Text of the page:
Who is this Kendrick Lamar, the 25-year-old rapper from Compton who’s got the hip-hop loving world breathless with his major label debut, good kid, m.A.A.d city? His very good good kid, m.A.A.d city came out last Tuesday, and already it’s being talked about as a classic on par with Nas Illmatic or Outkast‘s Aquemini. Technically speaking, Lamar raps very, very well; more remarkable, though, is his storytelling. The best way to get to know him is to listen to the work he puts out, and to listen closely. But there are also a few things you should understand about him…
1. Where He Came From
On the cover of good kid m.A.A.D. city is a Polaroid of baby Kendrick taken in 1992, seated on his uncle’s knee at a table strewn with baby bottles and 40oz bottles. This is where and how Kendrick begins his story. He grew up in Compton, where rappers like Tupac and Dr. Dre were given heroes, and where he spent his early days dodging trouble. “Never was a gangbanger, I mean I was never stranger to the funk neither,” he explains on “Peer Pressure.”
What is most important to Lamar about all of this is how far he’s come from there. When he was still young, he began rapping and turned the studio into his haven, and he talks frequently about hoping to inspire kids from the community to do the same. Therein lies the m.A.A.D. — “My Angry Adolescence Divided”– city he knew.
He got out of the space he grew up in sonically, as well. His jazz-influenced sound nods frequently to the 90′s west coast rap he grew up with — sounding at times particularly like Pharcyde or Digable Planets, while he says his breakout album Section.80 was inspired by a vision of Tupac and he works closely alongside Dr. Dre. But in more ways, he’s sound is entirely his own, hazy and intergalactic. And hence the album’s alternative title, “My Angel’s on Angel Dust.”
2. He’s Got Friends: Top Dawg Entertainment , Ab-Soul, Jay Rock, Schoolboy Q and the “Care Free” Black Hippy crewWhen he was 16-years-old, Lamar began working with a crew called Black Hippy — “hippy” because they are laid back, and “black” because it’s the color that encompasses all the rest. Lamar and the guys — Ab-Soul, Jay Rock, and Schoolboy Q — began working ceaselessly in their home recording studio at “perfecting the craft,” as he told The Fader. Black Hippy were eventually signed to a small L.A. record label called Top Dawg Entertainment (TDE), which was subsequently worked into Dr. Dre’s label, Aftermath.
Lamar’s time to shine may have come first, but he doesn’t come alone: “Everybody’s making their own lane and their own path to where people can’t look at it as if Top Dawg Entertainment is Kendrick Lamar. It’s all of us a collective that’s representing this company.”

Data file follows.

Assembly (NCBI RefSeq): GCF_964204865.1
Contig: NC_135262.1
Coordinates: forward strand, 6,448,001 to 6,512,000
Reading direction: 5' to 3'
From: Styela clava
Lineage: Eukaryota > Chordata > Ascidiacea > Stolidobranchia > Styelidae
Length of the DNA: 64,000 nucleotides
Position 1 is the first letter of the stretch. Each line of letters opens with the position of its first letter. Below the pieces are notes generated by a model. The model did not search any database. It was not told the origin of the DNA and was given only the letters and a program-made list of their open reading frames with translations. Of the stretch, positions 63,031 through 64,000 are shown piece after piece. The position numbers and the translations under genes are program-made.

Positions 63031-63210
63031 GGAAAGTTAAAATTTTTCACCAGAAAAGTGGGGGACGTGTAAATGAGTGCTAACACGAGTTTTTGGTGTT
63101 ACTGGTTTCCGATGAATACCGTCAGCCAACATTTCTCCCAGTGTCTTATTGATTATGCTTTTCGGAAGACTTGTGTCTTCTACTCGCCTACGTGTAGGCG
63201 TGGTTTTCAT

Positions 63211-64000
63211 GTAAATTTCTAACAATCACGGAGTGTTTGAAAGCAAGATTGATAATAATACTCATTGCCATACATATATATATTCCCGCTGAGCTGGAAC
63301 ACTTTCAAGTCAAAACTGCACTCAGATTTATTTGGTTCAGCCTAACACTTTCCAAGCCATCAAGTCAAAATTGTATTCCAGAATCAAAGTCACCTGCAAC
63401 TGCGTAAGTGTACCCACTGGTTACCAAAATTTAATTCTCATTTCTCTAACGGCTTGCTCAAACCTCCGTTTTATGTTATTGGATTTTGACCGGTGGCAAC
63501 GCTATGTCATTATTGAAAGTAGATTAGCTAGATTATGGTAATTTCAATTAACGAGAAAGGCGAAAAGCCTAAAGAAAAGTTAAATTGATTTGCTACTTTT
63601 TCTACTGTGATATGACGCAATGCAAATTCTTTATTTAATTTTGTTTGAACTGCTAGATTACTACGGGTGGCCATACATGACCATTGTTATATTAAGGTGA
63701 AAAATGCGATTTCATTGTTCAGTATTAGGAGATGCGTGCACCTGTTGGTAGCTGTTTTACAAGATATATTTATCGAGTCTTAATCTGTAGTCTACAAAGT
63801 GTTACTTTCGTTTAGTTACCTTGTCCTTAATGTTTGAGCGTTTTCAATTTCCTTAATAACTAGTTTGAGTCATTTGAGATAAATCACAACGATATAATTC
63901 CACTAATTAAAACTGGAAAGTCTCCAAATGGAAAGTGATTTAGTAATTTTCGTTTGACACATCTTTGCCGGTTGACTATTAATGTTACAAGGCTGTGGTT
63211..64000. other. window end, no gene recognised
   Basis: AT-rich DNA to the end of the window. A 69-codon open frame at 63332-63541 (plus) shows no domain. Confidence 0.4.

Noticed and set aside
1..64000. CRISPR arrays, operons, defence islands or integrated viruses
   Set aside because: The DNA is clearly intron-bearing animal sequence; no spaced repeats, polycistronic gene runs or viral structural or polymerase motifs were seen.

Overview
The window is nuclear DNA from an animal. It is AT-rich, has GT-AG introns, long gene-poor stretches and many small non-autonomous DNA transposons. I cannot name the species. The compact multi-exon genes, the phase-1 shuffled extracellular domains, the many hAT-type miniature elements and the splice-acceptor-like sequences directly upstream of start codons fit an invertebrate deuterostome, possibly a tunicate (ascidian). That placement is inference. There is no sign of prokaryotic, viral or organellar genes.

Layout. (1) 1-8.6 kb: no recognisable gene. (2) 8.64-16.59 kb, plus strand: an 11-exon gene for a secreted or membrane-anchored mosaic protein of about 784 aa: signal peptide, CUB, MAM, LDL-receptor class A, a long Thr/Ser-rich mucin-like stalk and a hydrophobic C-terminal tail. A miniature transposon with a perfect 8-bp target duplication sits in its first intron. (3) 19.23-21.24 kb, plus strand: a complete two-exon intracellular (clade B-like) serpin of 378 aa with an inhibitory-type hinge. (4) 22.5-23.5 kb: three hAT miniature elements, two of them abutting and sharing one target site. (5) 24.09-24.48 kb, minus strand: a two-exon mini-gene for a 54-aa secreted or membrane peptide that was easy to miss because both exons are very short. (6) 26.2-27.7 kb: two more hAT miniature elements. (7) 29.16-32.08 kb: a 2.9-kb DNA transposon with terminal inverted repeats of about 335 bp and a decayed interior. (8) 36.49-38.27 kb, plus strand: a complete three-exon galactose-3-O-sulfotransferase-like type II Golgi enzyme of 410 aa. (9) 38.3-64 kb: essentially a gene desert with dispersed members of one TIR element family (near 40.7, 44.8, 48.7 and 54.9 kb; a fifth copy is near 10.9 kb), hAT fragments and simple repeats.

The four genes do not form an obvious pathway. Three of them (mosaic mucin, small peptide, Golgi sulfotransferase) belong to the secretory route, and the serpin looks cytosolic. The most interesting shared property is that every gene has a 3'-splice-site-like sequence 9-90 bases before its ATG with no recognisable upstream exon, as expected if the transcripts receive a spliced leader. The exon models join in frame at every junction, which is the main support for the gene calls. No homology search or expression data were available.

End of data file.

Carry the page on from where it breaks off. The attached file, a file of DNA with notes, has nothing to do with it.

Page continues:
3. He’s Got Famous Fans: Dr. Dre, Drake and Lady Gaga
Dre is obviously a legend in the game, particularly the West Coast one that Lamar comes from and carries forth, but it’s Lamar’s work with Drake has helped push Lamar into a brighter spotlight. Drake gave Lamar the interlude on Take Care to make his own. Here, he starts to wonder what making it as a rapper might mean: “So dig a shovel full of money, full of power, full of pussy, full of fame/ And bury yourself alive, then I died.” Drake returned the favor with a verse on gkmC‘s Janet Jackson sampling “Poetic Justice.”
The jump from touring with Drake to hanging with Lady Gaga may seem a stretch, but it somehow works for Lamar. Gaga was caught catching his set at Lollapoloza and soon thereafter they were in the studio together. None of the songs they recorded together, not even the one about Jakarta called “PARTYNAUSEOUS,” made the final gkmC cut, but hopefully they’ll surface soon enough. Of his new friend the Mother Monster, Lamar says: “She’s a regular person. We became friends off of the genuine love for the music. She just hit my phone one day and said that she had a respect for the hip-hop that I was doing, that it wasn’t like anything she heard on the radio. Then chemistry collided from there. What I respect about her more than anything is her originality. She’s not afraid to be herself, and that’s the same thing that Black Hippy represents.“
4. He’s Got A Point
Lamar doesn’t like to be labeled a “conscious rapper” — “At the end of the day, I want people to recognize me as just a human being , period. I talk about whatever I feel and whatever I go through,” he says — but he does tend to be optimistic and resonant. He speaks frequently about how he used rap to turn a negative place into a positive, and how he’s “doing something in a positive light for these kids out here” in Compton. He’s successful in doing this because he’s thoughtful in his reflections but never preachy, like he’s not trying to teach so much as he wants to inspire.
5. What’s Everyone Saying?
We aren’t the only ones who have fallen head over heals for good kid, m.A.A.d city:
Billboard says that the album “breathes life into the game with the art of storytelling.”
Pitchfork gave the album a 9.5 and the Best New Music tag, offering that “the miracle of this album is how it ties straightforward rap thrills– dazzling lyrical virtuosity, slick quotables, pulverizing beats, star turns from guest rappers– directly to its narrative.”
Rolling Stone lauded the album’s “dense narratives and thickets of internal rhymes,” and heralded Lamar as “a storyteller, not a braggart or punch-line rapper.”
Spin was just generally left awestruck: “If this all sounds daunting, it should. It is. But the 25-year-old manages to hold everything together in the midst of such chaos through sheer craftsmanship. For one, he is a f***ing amazing rapper. On a purely technical level, he might be the best of his generation, and it’s awe-inspiring to hear him bend such complicated cadences without even breaking a sweat.”
And Andre 3000 himself, he thinks it’s “Excellent.”